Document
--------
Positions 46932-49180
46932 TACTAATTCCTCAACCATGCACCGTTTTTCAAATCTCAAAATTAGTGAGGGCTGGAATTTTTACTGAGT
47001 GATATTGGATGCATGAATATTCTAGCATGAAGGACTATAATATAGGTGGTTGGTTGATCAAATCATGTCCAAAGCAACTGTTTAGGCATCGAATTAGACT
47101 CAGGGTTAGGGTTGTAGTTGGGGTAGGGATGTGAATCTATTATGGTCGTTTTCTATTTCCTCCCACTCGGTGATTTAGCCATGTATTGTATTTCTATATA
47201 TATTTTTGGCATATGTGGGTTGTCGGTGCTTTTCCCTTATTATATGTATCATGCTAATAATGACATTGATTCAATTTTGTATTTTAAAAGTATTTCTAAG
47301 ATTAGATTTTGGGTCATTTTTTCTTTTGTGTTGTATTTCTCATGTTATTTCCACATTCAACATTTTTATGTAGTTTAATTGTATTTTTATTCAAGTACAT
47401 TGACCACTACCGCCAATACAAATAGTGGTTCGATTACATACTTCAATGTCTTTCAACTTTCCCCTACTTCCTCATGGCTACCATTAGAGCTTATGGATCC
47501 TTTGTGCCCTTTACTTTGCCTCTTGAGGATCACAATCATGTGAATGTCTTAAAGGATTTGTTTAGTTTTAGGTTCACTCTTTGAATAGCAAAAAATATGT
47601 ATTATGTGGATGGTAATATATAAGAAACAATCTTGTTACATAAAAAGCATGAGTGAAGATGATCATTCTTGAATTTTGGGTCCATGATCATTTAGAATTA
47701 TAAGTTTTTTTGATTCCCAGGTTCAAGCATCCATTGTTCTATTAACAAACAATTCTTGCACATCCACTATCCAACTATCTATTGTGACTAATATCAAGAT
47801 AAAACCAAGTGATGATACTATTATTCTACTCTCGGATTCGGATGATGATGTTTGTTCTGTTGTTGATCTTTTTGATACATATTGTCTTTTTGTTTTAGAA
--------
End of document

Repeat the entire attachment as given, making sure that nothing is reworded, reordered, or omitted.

Positions 46932-49180
46932 TACTAATTCCTCAACCATGCACCGTTTTTCAAATCTCAAAATTAGTGAGGGCTGGAATTTTTACTGAGT
47001 GATATTGGATGCATGAATATTCTAGCATGAAGGACTATAATATAGGTGGTTGGTTGATCAAATCATGTCCAAAGCAACTGTTTAGGCATCGAATTAGACT
47101 CAGGGTTAGGGTTGTAGTTGGGGTAGGGATGTGAATCTATTATGGTCGTTTTCTATTTCCTCCCACTCGGTGATTTAGCCATGTATTGTATTTCTATATA
47201 TATTTTTGGCATATGTGGGTTGTCGGTGCTTTTCCCTTATTATATGTATCATGCTAATAATGACATTGATTCAATTTTGTATTTTAAAAGTATTTCTAAG
47301 ATTAGATTTTGGGTCATTTTTTCTTTTGTGTTGTATTTCTCATGTTATTTCCACATTCAACATTTTTATGTAGTTTAATTGTATTTTTATTCAAGTACAT
47401 TGACCACTACCGCCAATACAAATAGTGGTTCGATTACATACTTCAATGTCTTTCAACTTTCCCCTACTTCCTCATGGCTACCATTAGAGCTTATGGATCC
47501 TTTGTGCCCTTTACTTTGCCTCTTGAGGATCACAATCATGTGAATGTCTTAAAGGATTTGTTTAGTTTTAGGTTCACTCTTTGAATAGCAAAAAATATGT
47601 ATTATGTGGATGGTAATATATAAGAAACAATCTTGTTACATAAAAAGCATGAGTGAAGATGATCATTCTTGAATTTTGGGTCCATGATCATTTAGAATTA
47701 TAAGTTTTTTTGATTCCCAGGTTCAAGCATCCATTGTTCTATTAACAAACAATTCTTGCACATCCACTATCCAACTATCTATTGTGACTAATATCAAGAT
47801 AAAACCAAGTGATGATACTATTATTCTACTCTCGGATTCGGATGATGATGTTTGTTCTGTTGTTGATCTTTTTGATACATATTGTCTTTTTGTTTTAGAA